The Internal Revenue Service today opened the 2005 tax filing season, highlighted by expanded electronic services, easier tax filing rules and new tax law changes. The IRS also expects to surpass a milestone in the e-file program by the April 15 filing deadline.
The IRS will mail almost 29.5 million tax packages to Americans this week, but, increasingly, taxpayers are swapping their pencils for their mouse.
The IRS projects the number of individual taxpayers filing their taxes electronically will surpass 50 percent for the first time. More than half of the expected 133 million individual tax returns will be filed through IRS e-file in 2005. Last year, almost 62 million Americans used e-file.
In 2005, we expect more than half of all individual tax returns will be filed electronically. E-filing is fast, secure and reliable. Taxpayers who e-file will get their refunds in half the time, said Mark W. Everson, IRS Commissioner.
Taxpayers who use IRS e-file have a higher satisfaction rating than those who still use paper returns, according to the American Customer Survey Index, which rates private and public sector service industries.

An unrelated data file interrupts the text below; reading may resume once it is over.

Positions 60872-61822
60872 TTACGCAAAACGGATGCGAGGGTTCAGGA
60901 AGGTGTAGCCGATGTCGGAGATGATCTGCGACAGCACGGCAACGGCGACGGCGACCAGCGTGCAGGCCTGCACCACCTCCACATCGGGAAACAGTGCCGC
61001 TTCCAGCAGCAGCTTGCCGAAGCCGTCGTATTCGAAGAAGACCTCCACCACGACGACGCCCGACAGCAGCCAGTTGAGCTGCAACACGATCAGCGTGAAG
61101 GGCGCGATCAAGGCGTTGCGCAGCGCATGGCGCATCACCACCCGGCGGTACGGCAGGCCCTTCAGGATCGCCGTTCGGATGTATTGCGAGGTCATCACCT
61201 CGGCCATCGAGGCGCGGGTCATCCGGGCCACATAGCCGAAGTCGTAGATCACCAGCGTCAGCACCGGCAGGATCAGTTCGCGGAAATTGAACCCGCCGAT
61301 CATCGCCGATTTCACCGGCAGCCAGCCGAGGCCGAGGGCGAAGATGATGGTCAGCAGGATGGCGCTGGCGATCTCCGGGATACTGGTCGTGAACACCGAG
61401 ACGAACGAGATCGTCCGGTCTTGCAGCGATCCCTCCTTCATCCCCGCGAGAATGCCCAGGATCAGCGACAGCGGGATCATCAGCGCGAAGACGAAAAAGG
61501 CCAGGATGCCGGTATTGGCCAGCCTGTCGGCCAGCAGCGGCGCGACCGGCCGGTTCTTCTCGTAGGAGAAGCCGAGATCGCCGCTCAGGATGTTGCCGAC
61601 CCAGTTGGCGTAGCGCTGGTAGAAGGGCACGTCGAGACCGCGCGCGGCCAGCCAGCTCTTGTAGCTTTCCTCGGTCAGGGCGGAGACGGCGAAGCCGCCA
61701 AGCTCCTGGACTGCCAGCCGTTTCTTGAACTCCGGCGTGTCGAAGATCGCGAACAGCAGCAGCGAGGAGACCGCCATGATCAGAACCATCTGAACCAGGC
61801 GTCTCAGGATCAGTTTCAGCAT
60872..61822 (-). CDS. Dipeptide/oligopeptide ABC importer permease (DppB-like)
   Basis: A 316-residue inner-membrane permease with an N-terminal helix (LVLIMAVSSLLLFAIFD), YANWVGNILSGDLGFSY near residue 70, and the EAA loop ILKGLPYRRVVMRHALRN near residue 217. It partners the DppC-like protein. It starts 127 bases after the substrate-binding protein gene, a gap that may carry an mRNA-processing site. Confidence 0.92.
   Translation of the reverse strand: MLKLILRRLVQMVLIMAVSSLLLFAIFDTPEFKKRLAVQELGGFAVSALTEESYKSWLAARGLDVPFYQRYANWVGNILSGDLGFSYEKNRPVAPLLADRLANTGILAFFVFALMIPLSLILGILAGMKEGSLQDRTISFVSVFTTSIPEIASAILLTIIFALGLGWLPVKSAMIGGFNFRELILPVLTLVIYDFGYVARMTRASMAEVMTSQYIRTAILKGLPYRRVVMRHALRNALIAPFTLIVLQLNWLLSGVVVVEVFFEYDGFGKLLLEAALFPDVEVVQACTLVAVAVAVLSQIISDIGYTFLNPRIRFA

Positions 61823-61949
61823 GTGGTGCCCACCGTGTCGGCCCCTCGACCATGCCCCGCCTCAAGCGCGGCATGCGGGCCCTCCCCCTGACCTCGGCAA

The IRS is taking steps in several areas to help taxpayers. Many of these features can be found on IRS.gov, including:
The one-page Form 1040EZ is for taxpayers who have no dependents, no credits other than the Earned Income Tax Credit and no adjustments to their income. The Form 1040A is for taxpayers who do not itemize their deductions, claim limited tax credits and have few adjustments to their income.
In addition, there are recent tax law changes that affect tax returns filed in 2005 for the 2004 Tax Year.
One of the biggest involves the new sales tax deduction. Taxpayers who itemize deductions will have a choice of claiming a state and local tax deduction for either sales or income taxes on their 2004 and 2005 returns. Optional tables are available for determining the deduction amount in Publication 600, which can be found on IRS.gov.
Other tax law changes affect such areas as charitable donations, child tax credit and combat pay issues. More information is available by visiting IRS.gov.
The IRS also reminds taxpayers to claim all the credits, deductions and other tax benefits that they are legally entitled to. But the IRS urges taxpayers to be on the lookout for tax schemes and scams that can cause costly problems for unsuspecting taxpayers. When in doubt, ask the IRS or a reputable tax professional for help.
Our working equation is service plus enforcement equals compliance, Everson said. We will continue to improve customer service as we work to strengthen our enforcement efforts.